Logitech has warned that things are about to get worse before they get better after it revealed that profits had dropped by 70 per cent during the third quarter to $40m (£27.6m).
The impact of sales took its toll of the bottom line of the company. Sales were down 16 per cent on 2007 to $627m (£432.5m), with the firm saying gross margins had fallen seven per cent – and laid the blame on the doors of steep price promotions of retailers.
The vendor revealed that sales fell heaviest in the US and Europe, down 21 per cent and 19 per cent respectively. Only Asia saw growth, up eight per cent on 2007.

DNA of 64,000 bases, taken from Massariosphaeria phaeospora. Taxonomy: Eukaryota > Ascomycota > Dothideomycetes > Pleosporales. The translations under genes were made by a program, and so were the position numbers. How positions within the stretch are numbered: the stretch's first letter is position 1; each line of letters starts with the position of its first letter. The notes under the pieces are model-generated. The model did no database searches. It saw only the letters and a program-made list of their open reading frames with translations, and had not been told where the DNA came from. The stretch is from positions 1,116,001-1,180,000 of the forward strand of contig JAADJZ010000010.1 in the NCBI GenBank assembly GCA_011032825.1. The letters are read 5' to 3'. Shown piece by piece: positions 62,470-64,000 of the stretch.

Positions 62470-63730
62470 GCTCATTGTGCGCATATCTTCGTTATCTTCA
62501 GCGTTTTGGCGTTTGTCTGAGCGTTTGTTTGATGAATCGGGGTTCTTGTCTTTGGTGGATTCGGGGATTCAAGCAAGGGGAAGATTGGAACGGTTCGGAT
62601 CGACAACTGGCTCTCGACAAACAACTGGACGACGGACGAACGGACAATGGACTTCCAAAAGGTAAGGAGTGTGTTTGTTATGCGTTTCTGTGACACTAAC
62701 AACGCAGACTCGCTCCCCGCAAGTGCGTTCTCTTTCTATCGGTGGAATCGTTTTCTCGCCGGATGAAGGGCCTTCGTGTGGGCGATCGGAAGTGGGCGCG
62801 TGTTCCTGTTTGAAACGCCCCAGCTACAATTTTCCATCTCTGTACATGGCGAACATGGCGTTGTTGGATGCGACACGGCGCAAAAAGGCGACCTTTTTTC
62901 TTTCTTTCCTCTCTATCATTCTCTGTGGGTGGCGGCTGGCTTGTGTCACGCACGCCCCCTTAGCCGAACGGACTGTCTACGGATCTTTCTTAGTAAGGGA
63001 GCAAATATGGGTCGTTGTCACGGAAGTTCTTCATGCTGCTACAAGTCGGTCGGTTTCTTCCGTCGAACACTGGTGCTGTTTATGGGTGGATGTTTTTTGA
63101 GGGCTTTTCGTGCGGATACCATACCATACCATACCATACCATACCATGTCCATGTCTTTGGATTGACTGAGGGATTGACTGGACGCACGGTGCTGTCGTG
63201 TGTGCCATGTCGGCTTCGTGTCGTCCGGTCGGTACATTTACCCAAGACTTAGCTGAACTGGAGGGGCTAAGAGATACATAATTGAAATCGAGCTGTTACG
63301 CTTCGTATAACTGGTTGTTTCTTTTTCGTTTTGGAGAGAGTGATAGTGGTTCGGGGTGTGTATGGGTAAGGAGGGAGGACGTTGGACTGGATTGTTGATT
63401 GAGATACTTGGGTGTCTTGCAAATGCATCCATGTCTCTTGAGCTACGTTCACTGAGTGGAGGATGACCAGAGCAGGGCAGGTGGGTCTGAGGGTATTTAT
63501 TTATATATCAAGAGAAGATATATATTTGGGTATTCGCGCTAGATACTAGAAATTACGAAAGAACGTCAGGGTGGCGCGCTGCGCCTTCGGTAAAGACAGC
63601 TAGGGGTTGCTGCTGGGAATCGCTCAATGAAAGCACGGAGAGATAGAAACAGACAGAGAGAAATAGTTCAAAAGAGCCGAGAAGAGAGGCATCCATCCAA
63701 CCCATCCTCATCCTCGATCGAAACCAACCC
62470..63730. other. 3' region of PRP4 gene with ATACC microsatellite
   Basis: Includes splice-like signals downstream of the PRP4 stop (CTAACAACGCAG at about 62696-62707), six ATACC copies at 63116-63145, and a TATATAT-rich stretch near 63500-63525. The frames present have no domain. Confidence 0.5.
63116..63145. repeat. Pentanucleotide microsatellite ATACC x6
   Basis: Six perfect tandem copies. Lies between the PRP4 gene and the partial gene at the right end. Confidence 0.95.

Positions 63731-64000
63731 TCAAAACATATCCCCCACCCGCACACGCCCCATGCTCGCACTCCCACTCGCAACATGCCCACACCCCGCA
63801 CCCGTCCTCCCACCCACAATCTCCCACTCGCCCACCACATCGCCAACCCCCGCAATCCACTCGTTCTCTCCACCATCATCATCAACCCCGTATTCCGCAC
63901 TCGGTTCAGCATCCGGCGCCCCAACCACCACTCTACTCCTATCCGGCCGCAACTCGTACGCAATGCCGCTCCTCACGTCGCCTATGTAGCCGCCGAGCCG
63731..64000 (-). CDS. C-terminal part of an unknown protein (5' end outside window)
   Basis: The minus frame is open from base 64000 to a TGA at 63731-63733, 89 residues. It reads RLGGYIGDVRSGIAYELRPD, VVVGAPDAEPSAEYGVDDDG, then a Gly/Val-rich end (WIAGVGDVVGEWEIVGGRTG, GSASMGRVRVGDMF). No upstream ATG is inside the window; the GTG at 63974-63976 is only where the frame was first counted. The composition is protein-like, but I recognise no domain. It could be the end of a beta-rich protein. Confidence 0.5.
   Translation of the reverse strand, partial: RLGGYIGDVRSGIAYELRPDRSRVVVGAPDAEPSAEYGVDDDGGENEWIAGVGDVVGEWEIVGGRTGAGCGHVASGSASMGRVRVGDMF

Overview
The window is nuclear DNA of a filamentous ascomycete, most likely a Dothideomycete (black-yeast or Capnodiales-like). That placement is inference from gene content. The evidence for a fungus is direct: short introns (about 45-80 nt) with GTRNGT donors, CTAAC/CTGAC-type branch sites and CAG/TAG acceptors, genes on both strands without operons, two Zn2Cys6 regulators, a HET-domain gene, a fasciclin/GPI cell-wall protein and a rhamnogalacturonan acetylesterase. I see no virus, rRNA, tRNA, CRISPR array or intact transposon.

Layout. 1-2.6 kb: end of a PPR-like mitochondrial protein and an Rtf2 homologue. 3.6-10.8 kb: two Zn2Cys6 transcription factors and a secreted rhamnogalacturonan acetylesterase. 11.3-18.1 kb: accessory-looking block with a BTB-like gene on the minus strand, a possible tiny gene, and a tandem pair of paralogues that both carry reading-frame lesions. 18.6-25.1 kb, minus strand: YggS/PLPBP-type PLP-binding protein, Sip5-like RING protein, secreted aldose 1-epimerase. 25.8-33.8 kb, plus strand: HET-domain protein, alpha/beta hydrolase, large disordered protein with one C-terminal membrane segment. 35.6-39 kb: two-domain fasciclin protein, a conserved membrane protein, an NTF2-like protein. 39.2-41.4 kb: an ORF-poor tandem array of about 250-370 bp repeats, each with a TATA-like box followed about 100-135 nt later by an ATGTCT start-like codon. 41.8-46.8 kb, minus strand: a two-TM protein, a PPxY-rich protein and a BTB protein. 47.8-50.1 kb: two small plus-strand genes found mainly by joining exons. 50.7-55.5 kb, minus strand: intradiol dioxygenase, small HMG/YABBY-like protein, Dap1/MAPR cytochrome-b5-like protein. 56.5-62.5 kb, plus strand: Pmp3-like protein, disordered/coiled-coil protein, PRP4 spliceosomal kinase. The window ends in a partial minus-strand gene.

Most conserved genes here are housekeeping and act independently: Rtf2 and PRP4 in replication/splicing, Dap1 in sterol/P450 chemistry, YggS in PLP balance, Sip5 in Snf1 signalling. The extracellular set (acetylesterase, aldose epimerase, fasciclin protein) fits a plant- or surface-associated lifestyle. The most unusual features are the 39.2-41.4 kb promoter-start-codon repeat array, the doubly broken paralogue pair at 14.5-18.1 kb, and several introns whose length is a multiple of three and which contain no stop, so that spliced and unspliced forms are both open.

Such is its uncertainty about how bad the economy will get before it gets better, that the company broke with tradition and did not give financial guidance for the forthcoming year.
"All indications point to an even weaker retail environment in the coming months," warned Logitech's chief executive Gerald Quindlen in an interview with the Financial Times. "It's such a difficult environment to make predictions. It’s too hard to forecast the March quarter, let alone the next financial year."
"Our plans assume that in Q4 we will see year-over-year declines in sales, operating income before restructuring charges and gross margin that are similar to or worse than the year over year declines we experienced in Q3," he added.
"We’re taking these steps in anticipation of an environment we think will get worse before it gets better."